Like many people I’ve met or talked to in the gaming community, I’m a fan of the works of H. P. Lovecraft. Setting aside the author himself – since he was an objectively terrible person filled with rampant misogyny and overt racism – the stories he wrote and the mythos ingrained into them changed the landscape of both literature and horror for the better, and left a legacy that still writhes its way into popular culture in nearly every medium. Books, movies, games, television shows, musical acts, and more have all drawn from the deep chasm of source material Lovecraft left in the wake of his writings. One of the latest examples of this is Call of Cthulhu: The Wasted Land, a tactics-RPG borrowing from Chaosium’s Call of Cthulhu pen-and-paper RPG.
I think part of the problem with adapting the Cthulhu mythos so much is that, at some point, we hit a level of saturation that’s caused the horror of it all to become watered down. The original stories all hinged on a degree of imagination, of allowing the reader to fill in the blanks for creatures out of nightmare that defied description; Lovecraft himself never put together a lot of truly descriptive text for most of his creations, preferring to allow us to each dream up our own interpretations and internal variations on the eldritch beings that lurked in the shadows of his tales. This tactic, obviously, does not translate into more concrete media such as video games, which rely on graphical representations of these creatures, and that’s the one of the problems I ran into with Call of Cthulhu: The Wasted Land. The creatures here, by and large, simply aren’t that terrifying in their depictions.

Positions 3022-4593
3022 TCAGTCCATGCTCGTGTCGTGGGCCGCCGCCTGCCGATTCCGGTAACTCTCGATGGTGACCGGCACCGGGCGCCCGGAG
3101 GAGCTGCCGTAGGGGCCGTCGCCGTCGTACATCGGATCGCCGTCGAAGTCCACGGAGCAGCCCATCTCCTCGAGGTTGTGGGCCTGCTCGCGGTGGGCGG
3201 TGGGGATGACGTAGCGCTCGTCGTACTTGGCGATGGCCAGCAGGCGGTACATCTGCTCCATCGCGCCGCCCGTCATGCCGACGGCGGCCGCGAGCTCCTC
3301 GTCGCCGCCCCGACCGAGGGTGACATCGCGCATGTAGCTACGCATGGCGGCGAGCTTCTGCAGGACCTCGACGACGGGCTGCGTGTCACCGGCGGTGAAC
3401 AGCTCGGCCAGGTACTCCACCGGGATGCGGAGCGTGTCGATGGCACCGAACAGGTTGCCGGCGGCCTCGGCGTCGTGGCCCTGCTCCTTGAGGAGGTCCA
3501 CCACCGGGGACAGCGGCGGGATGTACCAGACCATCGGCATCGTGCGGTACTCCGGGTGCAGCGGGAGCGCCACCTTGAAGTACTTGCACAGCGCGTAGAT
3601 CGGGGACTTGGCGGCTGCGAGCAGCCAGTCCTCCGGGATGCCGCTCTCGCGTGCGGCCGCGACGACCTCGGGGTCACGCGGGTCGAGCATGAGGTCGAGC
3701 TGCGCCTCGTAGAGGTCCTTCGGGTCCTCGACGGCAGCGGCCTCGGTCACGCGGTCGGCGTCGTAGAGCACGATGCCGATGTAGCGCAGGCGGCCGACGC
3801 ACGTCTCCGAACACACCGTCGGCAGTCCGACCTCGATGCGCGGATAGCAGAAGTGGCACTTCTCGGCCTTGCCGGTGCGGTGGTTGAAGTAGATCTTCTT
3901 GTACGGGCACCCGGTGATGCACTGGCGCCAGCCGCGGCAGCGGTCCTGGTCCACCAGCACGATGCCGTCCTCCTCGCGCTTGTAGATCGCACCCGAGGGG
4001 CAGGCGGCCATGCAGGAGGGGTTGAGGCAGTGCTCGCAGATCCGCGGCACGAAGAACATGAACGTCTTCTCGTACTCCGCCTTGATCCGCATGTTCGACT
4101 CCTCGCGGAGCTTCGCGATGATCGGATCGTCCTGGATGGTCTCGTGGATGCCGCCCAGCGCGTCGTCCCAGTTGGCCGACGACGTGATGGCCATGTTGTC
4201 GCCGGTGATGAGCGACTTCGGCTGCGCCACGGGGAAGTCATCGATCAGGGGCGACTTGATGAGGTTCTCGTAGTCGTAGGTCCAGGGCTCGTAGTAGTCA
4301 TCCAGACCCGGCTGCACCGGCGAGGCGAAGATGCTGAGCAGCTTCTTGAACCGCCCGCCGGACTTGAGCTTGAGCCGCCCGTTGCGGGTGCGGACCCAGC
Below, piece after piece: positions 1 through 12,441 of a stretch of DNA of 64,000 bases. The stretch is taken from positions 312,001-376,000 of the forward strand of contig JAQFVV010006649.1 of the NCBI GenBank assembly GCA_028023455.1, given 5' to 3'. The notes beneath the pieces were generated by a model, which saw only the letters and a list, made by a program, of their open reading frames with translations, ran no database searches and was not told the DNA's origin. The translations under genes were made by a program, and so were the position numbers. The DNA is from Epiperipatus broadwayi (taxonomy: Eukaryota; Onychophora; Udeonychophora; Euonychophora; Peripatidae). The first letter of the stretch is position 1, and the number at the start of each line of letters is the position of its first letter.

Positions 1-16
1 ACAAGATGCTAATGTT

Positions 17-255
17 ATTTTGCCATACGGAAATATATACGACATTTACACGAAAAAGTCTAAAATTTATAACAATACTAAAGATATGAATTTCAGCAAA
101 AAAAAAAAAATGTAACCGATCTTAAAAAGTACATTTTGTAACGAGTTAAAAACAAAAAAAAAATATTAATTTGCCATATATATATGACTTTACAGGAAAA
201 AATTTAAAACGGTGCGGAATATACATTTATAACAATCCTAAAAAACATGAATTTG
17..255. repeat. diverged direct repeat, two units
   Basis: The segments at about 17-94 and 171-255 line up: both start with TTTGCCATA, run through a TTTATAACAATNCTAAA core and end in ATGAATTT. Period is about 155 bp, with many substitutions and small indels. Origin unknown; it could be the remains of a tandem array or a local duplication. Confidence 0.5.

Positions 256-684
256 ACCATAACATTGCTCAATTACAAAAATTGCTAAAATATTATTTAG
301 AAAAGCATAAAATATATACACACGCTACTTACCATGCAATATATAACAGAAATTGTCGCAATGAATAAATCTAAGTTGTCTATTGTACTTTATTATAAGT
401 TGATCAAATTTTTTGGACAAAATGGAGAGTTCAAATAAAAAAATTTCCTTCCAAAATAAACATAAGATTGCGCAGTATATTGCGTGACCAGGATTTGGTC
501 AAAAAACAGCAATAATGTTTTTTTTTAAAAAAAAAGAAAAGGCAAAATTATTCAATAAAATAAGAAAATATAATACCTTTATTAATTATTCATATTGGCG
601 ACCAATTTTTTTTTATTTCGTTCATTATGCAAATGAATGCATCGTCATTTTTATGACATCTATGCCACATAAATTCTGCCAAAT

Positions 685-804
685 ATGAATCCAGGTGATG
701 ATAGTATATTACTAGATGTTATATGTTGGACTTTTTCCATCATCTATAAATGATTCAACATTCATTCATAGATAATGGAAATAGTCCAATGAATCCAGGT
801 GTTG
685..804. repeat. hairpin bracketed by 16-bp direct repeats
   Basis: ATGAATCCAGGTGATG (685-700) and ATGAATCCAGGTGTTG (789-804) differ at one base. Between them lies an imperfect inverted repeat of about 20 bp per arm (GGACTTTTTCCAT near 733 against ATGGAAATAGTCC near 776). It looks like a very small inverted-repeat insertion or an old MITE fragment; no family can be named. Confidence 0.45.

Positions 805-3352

The biggest problem I had with The Wasted Land, though, was a really, really important one when we’re discussing anything that’s derived from a literary source: the writing. A cheesy story built from poorly-scripted dialogue and ham-fisted British accents to attempt fit into the World War I setting falls very flat, and that’s unfortunate because I think the setting and the mythos have a lot to offer, if done right. It really seemed like the action plan here was to throw in a couple of “jolly goods” or other vaguely British terms for the sake of preserving an idea, more than actually sticking to a real theme, which ends up being a distraction and takes away from the overall experience.
However, we’re primarily talking about a tactical game here, not a book; we can overlook the writing as long as the gameplay is great, right? Of course we can! However, the gameplay in The Wasted Land wasn’t good enough for me to do that. Sure, there’s some solid stuff going on here and the landscape you’re navigating, rife with trenches, pits, burned-out churches, and so forth is solidly designed, but the underlying mechanics don’t really hit a home-run and the tendency of any given mission to suddenly and unexpectedly turn the battle one way or another builds a scenario where there’s almost certainly a “right way” to approach any given battle, and it’s one that can only be found through lengthy trial-and-error rounds of feeling your way through the game’s convulsions.
It may sound like I’m completely panning Call of Cthulhu: The Wasted Land here, and maybe I am, but there was some fun to be had while playing. It just ended up becoming more of a tedious task, trying the same mission a few times until I could get it “right” and get through. I’m not a tactical genius or anything, but I know my way around the genre and usually find that there’s a lot of was to approach most of them, and that doesn’t seem to hold up here. Add in that the majority of your party are central to the plot and force a restart if they die, and you give up one of the most compelling aspects of the Cthulhu RPG, the inevitable mortality of everyone who stands against the tentacled beasts from the depths. Still, for a meagre $4.99 investment on Steam, this could be a welcome addition for the Lovecraft addict who just can’t get enough of the universe – but I can’t say I’d recommend it to anyone else.
[+Good terrain and environment] [+Decent tactical game] [-Forced, poorly written story] [-Lots of replaying to find the ‘right’ way] [-It’s just not Lovecraft without eminent fear of death]